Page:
I was using a "dry lube" that left a wax like film behind. I think that may have been the problem. Not sure why the chain actually snapped. A pin pulled from one of the plates. It is not so much a chain elongation issue. The mechanic checked out the cogs and he did not see any sort of wear to speak of.

    Also, what are some of the lubes that you guys use? My mechanic suggested I try Rock "n" Roll. It is basically a dry lube. We have a lot of sand on our roads as I am close to the beach.
    I've never used Rock N Roll though heard it was good stuff, I'm just not sure it's any better then other dry lube out there. I had two favorite dry lubes, one is Finish Line Teflon Dry, and the other...a bit odd but it works great called Tiodize Speed Skate Lube which can be found at Skate shops. I had a bike shop in Bakersfield CA that sold skates and boards and they used this stuff on all their chains and I thought it worked a tiny bit better then the Finish Line Teflon Dry in the sense it kept the chain a tad cleaner. All dry lubes go on wet and then you have to let them set for 8 hours to dry, I always waited 24 hours.

    Wax is not a good lube, before I got a newer bike with a narrow chain, my wider chains would last 15 to 16 thousand miles on a dry teflon lube, on wax they lasted about 6k miles, I get about 8 to 10,000 miles on my newer narrow chains using Speed Skate Lube.

    Why your's broke, it could have been a weak link, or could have been improper gear selection. Never put a chain in the smallest gear ring (front gears) and have the chain on the 3 smallest rear gears, and vice a versa, never put the chain on the largest ring gear and have the chain on the largest 3 rear gears. This is called cross chaining and it puts too much side to side stress on the chain which these newer narrower chains are too fragile to handle and will cause the chain to wear out faster too.

  8. #8
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    Rock and roll gold is the best stuff I've ever used, but it is not exactly dry, nevertheless, amazing stuff. Highly recommend if you follow the directions and wipe your chain after each ride.

  9. #9
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    It sounds like Chain L is similar to Rock And Roll. I use Chain-L on my touring bike because it will take wet weather better then a dry lube, and you have to wipe it down after every ride as well. Chain-L claims you don't have to clean and relube it for 700 miles...but I'm always skeptical of claims like that, but I have found that I can go 500 miles and no problems, but at that point is when I get a bit weary of the claims and clean the chain and relube.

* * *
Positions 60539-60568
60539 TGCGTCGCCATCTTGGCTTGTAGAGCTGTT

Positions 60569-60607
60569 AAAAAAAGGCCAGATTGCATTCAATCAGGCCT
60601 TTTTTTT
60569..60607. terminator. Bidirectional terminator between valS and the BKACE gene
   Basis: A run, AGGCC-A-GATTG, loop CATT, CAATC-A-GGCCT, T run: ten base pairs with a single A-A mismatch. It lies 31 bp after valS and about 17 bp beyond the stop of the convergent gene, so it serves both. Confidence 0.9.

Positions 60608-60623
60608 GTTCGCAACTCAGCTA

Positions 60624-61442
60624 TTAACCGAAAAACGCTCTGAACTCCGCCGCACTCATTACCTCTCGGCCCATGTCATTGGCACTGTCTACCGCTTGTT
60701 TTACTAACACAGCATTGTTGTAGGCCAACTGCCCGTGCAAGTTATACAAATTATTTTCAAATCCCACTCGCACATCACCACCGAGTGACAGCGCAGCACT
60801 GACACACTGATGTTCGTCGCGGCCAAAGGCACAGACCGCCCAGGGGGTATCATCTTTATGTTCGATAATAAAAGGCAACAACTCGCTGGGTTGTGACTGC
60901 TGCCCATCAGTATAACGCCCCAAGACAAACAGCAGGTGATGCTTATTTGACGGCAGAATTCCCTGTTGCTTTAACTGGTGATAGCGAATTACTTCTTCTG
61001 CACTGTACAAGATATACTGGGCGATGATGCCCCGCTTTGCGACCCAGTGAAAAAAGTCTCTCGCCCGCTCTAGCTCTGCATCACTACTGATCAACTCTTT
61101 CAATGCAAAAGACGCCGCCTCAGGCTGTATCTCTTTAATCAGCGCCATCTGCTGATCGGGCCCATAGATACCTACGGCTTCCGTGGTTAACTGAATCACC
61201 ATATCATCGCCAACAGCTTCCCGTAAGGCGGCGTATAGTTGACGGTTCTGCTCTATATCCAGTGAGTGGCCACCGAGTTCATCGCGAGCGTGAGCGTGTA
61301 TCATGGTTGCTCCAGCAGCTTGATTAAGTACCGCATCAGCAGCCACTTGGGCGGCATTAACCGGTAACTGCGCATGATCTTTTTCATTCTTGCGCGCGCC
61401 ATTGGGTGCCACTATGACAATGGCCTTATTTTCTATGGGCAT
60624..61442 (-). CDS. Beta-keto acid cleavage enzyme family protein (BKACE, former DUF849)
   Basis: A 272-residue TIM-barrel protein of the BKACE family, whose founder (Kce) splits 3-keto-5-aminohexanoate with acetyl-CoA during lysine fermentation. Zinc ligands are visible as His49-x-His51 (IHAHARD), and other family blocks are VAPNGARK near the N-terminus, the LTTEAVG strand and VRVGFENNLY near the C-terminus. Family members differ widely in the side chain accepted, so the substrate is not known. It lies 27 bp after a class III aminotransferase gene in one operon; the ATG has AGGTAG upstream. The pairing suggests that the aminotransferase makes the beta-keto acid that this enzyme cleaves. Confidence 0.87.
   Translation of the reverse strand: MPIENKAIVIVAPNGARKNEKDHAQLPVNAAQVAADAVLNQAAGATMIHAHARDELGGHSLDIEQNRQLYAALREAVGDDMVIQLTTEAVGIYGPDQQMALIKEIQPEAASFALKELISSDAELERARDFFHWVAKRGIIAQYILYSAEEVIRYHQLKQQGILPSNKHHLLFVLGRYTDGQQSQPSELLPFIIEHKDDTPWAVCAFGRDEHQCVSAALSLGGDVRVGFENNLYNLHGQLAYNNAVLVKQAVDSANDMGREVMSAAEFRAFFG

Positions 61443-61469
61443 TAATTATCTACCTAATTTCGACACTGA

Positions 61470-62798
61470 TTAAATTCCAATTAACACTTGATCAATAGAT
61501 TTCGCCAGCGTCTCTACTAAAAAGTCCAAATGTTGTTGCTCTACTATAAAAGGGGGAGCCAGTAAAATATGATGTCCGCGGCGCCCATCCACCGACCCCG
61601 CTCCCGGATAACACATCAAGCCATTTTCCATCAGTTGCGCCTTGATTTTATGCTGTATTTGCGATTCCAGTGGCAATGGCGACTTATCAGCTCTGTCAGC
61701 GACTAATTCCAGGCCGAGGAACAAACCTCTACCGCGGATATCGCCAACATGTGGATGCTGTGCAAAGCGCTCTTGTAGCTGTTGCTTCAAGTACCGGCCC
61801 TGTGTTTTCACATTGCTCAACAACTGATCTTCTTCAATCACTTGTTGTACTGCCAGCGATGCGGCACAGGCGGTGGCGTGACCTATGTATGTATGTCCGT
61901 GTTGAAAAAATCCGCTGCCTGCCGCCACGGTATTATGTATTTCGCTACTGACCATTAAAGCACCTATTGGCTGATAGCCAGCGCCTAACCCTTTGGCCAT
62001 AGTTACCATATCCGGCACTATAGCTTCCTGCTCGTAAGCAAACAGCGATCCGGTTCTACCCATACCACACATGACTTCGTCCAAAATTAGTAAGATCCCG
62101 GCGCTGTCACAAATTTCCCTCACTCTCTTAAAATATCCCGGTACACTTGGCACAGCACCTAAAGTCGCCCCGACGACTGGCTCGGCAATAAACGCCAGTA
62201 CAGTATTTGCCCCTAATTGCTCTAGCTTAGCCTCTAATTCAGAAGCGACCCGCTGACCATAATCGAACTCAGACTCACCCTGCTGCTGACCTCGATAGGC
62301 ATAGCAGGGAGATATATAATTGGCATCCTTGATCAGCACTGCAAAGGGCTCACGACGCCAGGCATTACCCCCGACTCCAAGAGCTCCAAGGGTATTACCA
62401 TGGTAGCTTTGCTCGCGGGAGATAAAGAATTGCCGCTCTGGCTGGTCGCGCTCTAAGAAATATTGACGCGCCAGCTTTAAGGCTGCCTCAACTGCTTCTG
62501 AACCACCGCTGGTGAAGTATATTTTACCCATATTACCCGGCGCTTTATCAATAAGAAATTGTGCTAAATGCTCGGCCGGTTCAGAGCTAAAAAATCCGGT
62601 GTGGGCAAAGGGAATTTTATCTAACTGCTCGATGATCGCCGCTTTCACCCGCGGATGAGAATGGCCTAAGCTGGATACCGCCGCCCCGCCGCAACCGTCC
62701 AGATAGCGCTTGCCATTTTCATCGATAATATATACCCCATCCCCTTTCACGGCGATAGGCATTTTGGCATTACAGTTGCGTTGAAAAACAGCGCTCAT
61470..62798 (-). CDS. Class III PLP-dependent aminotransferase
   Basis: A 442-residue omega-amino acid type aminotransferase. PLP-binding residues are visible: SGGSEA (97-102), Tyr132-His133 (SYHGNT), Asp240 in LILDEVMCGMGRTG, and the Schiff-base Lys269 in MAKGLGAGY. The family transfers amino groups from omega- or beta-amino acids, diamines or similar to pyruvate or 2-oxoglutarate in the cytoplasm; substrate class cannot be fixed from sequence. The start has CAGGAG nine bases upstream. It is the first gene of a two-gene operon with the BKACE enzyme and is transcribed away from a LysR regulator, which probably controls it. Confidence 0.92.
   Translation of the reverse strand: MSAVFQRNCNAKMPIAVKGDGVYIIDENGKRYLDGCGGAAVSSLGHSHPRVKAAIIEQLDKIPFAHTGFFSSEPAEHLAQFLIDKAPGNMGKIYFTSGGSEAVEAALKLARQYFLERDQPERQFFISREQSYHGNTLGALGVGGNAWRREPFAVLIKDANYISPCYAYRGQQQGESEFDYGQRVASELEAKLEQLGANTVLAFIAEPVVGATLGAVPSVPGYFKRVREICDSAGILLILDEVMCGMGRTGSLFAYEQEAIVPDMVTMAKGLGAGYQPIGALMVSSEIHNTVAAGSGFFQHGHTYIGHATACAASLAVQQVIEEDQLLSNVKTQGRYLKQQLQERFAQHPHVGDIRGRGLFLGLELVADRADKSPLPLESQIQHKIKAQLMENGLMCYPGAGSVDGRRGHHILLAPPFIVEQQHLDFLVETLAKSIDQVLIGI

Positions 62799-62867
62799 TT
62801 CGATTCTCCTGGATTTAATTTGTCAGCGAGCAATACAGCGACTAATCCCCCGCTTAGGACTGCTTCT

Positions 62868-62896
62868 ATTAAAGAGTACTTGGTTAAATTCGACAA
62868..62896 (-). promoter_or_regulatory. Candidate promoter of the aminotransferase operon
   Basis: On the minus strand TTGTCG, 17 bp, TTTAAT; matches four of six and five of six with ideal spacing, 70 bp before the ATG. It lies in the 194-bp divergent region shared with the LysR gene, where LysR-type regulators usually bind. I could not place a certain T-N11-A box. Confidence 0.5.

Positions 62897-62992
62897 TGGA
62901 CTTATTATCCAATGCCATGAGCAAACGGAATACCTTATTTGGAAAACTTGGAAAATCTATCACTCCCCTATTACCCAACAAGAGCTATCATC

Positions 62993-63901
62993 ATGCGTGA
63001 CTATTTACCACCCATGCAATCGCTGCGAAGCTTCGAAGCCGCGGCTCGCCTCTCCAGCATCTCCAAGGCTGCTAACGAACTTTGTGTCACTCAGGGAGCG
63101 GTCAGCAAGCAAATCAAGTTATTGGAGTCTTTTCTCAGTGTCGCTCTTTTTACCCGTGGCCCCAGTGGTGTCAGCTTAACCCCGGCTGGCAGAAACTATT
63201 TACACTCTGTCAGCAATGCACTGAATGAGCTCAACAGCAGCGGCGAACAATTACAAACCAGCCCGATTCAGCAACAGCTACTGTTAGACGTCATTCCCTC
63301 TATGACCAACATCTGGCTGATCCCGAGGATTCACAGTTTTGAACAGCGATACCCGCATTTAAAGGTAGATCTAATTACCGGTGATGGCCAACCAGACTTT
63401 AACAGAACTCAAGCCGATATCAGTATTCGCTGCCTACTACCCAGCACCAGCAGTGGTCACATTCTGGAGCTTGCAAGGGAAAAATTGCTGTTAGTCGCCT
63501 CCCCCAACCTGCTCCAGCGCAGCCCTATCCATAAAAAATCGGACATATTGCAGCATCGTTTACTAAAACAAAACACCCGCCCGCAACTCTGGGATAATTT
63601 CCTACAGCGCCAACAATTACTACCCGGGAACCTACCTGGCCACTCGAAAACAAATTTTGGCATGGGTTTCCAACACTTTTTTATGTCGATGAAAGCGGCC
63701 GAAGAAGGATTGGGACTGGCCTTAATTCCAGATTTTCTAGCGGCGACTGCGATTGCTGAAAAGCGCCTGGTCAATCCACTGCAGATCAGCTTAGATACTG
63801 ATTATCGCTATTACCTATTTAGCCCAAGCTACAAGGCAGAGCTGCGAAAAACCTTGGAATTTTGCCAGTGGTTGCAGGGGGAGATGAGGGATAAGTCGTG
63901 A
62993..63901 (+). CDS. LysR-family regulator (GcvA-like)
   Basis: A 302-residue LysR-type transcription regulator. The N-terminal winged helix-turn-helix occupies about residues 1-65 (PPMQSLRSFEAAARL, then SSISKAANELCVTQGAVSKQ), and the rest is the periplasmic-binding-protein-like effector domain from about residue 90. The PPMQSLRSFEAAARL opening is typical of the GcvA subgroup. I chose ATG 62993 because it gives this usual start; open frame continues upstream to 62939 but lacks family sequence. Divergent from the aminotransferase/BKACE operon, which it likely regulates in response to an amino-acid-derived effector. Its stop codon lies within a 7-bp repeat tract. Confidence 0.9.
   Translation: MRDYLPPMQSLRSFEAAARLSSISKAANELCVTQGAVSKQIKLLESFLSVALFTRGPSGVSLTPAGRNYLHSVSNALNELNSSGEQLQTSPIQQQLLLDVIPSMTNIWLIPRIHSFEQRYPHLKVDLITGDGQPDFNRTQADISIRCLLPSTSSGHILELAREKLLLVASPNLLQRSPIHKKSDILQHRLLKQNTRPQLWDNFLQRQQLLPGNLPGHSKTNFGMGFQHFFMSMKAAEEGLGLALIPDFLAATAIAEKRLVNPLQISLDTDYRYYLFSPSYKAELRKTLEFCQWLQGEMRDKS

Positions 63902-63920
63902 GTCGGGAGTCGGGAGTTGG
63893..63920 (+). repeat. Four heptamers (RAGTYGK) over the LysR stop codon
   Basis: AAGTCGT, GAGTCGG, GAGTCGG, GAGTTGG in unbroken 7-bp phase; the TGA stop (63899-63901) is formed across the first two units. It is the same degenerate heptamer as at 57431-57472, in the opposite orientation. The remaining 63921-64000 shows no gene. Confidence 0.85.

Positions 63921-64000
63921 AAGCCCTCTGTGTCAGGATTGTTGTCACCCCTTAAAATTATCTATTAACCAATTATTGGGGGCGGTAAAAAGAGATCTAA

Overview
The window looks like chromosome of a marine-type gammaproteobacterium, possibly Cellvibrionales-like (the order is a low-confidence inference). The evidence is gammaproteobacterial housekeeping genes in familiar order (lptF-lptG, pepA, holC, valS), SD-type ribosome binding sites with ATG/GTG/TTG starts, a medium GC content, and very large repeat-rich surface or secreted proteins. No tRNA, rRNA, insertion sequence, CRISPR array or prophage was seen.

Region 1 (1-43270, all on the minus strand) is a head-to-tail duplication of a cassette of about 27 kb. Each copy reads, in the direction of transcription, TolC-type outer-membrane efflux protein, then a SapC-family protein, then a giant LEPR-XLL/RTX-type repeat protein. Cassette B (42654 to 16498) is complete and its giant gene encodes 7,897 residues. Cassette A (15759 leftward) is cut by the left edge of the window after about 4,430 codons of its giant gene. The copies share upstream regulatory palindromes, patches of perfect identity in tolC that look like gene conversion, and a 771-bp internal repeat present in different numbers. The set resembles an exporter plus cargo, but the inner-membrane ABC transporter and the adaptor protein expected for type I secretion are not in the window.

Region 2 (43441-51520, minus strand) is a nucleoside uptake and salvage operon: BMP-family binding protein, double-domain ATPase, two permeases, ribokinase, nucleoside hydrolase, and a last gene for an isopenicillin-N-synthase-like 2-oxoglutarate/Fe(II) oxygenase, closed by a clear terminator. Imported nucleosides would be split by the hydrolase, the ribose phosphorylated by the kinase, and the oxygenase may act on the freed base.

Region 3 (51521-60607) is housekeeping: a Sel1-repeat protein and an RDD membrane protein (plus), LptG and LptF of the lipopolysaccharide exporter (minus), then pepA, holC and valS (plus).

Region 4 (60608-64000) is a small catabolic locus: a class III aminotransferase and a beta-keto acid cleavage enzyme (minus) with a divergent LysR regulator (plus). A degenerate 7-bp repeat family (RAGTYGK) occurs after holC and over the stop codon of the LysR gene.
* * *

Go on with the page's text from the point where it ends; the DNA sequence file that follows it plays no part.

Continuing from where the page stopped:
With dry lubes like the ones I listed earlier I can go about 200 miles without cleaning and relubing.

    I may be a bit over on the cleaning part but grit will destroy a chain fast, when I lived in the desert with blowing sand presenting problems, I would clean and relube after every 100 miles and sometimes after every ride if the wind kicked up, but I don't that problem any more in Indiana.

  10. #10
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    Spend the 5 bucks and get the Park Tool "Go/No Go" chain checker. It'll take any doubt out of the equation.

    My cheap shimano chain lasted 2000 kms and it was done (.75% wear), where as my ultegra chain is still going strong after over 3000kms not not even at .5% yet.

    Park Tool Co. » CC-3.2 : Chain Wear Indicator : Chain

  11. #11
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    A ruler is the best method for determining chain elongation. Chain measuring tools like Parks, Pro-Gold, etc. read more elongation than there actually is because they add roller wear in twice, and roller wear is irrelevant in the first place. I've actually spoken with manufacturers of these measuring devices and they concur!

    Shops love these chain measuring devices because the get to sell and install three times as many chains as they would if they simply used a ruler. .

  12. #12
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    Quote Originally Posted by looigi View Post
    A ruler is the best method for determining chain elongation. Chain measuring tools like Parks, Pro-Gold, etc. read more elongation than there actually is because they add roller wear in twice, and roller wear is irrelevant in the first place. I've actually spoken with manufacturers of these measuring devices and they concur!

    Shops love these chain measuring devices because the get to sell and install three times as many chains as they would if they simply used a ruler. .